Hofstadter's great achievement in Gödel, Escher, Bach was making abstruse mathematical topics (like undecidability, recursion, and 'strange loops') accessible and remarkably entertaining. Borrowing a page from Lewis Carroll (who might well have been a fan of this book), each chapter presents dialogue between the Tortoise and Achilles, as well as other characters who dramatize concepts discussed later in more detail. Allusions to Bach's music (centering on his Musical Offering) and Escher's continually paradoxical artwork are plentiful here. This more approachable material lets the author delve into serious number theory (concentrating on the ramifications of Gödel's Theorem of Incompleteness) while stopping along the way to ponder the work of a host of other mathematicians, artists, and thinkers.
The world has moved on since 1979, of course. The book predicted that computers probably won't ever beat humans in chess, though Deep Blue beat Garry Kasparov in 1997. And the vinyl record, which serves for some of Hofstadter's best analogies, is now left to collectors. Sections on recursion and the graphs of certain functions from physics look tantalizing, like the fractals of recent chaos theory. And AI has moved on, of course, with mixed results. Yet Gödel, Escher, Bach remains a remarkable achievement. Its intellectual range and ability to let us visualize difficult mathematical concepts help make it one of this century's best for anyone who's interested in computers and their potential for real intelligence. --Richard Dragan
Topics Covered: J.S. Bach, M.C. Escher, Kurt Gödel: biographical information and work, artificial intelligence (AI) history and theories, strange loops and tangled hierarchies, formal and informal systems, number theory, form in mathematics, figure and ground, consistency, completeness, Euclidean and non-Euclidean geometry, recursive structures, theories of meaning, propositional calculus, typographical number theory, Zen and mathematics, levels of description and computers; theory of mind: neurons, minds and thoughts; undecidability; self-reference and self-representation; Turing test for machine intelligence.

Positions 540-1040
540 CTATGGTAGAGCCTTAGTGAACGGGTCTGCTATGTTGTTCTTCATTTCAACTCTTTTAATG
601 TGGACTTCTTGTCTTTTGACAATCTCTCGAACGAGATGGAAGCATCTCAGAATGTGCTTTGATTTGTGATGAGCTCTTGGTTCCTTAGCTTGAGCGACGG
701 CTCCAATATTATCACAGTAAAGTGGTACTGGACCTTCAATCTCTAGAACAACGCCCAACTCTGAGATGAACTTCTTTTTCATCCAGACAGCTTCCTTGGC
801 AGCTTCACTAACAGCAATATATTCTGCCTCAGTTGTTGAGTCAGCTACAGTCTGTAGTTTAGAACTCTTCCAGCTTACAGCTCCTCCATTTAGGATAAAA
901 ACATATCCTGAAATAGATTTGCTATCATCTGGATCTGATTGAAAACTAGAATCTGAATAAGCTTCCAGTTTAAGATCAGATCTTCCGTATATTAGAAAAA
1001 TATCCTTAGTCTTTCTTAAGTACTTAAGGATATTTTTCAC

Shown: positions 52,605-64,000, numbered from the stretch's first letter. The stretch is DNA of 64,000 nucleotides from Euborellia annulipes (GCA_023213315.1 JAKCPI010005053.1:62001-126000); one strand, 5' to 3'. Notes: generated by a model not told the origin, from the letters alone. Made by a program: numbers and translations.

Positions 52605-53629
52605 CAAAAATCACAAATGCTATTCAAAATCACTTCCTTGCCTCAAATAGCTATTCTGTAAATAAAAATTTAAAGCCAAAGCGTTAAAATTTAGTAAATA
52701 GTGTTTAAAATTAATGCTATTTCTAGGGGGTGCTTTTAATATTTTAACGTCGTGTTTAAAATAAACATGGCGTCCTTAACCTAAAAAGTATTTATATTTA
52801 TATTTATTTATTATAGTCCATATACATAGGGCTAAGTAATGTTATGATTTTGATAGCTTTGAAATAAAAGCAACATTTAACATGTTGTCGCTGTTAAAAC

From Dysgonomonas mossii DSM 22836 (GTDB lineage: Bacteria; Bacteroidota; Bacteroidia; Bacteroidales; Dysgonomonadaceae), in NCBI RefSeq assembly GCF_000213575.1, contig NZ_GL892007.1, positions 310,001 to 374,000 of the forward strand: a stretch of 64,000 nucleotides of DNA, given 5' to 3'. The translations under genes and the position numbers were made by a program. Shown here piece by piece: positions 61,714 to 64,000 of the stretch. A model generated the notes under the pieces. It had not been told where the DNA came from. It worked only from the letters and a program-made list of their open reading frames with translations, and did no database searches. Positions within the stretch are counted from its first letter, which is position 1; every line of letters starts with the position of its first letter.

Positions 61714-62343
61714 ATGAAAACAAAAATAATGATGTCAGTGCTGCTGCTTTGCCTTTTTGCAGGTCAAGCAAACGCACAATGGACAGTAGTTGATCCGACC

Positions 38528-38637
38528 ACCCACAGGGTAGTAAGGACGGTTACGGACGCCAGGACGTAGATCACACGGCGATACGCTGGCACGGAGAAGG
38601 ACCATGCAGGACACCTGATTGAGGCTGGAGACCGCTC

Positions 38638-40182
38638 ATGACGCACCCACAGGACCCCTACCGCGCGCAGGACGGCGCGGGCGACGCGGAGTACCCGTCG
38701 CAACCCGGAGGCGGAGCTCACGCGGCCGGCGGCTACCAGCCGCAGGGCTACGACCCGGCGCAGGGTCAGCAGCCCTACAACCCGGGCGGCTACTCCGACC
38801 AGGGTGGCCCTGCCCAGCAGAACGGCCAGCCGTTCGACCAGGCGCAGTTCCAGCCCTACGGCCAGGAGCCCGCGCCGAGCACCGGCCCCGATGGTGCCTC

My favourite book. Absolutely outstanding. THE book about existence and cognition.Published 1 month ago by Dylan Gimel
Highly regarded book that I wanted to try out. Though the quality of the physical book is superb, as a general read, it wasn't what I expected nor want to read right now. Read morePublished 6 months ago by Kevin Lyons
Many people see it as a holy grail and Hofstader has no writing skills. His ideas are mixed in a very wierd way and he try to explain very simple thinghs in a very complicated way. Read morePublished 14 months ago by arjuna solis
I haven't read the boook yet, but the shipping was great and the book is in mint condition :)
I bought this because I remember browsing through it when i was a teenager, and found it intriguing, even though I didn't understand most of it at the time, and didn't even come... Read morePublished on Dec 4 2009 by Aeonian
I quite agree with the reviewer from East Hartford. Maybe I am not extremely eligible to comment on the portions dealing with Escher and Bach, respectively (I have no appetite for... Read morePublished on June 23 2004
This book is an excellent introduction to several ideas in cognitive science, biology, mathematics, linguistics, computer science, art, and other fields. Read morePublished on June 17 2004 by underwater girl
I haven't really heard any hype about the book (a lot of the other reviewers are saying the book doesn't live up to its hype). I'm about 2/3 through, and it's really interesting! Read morePublished on May 24 2004 by Jordan Bell
and I'm probably not going to. However, after reading many of these comments, I thought I should point out:
If you want to understand Godel's incompleteness theorem, go pick... Read more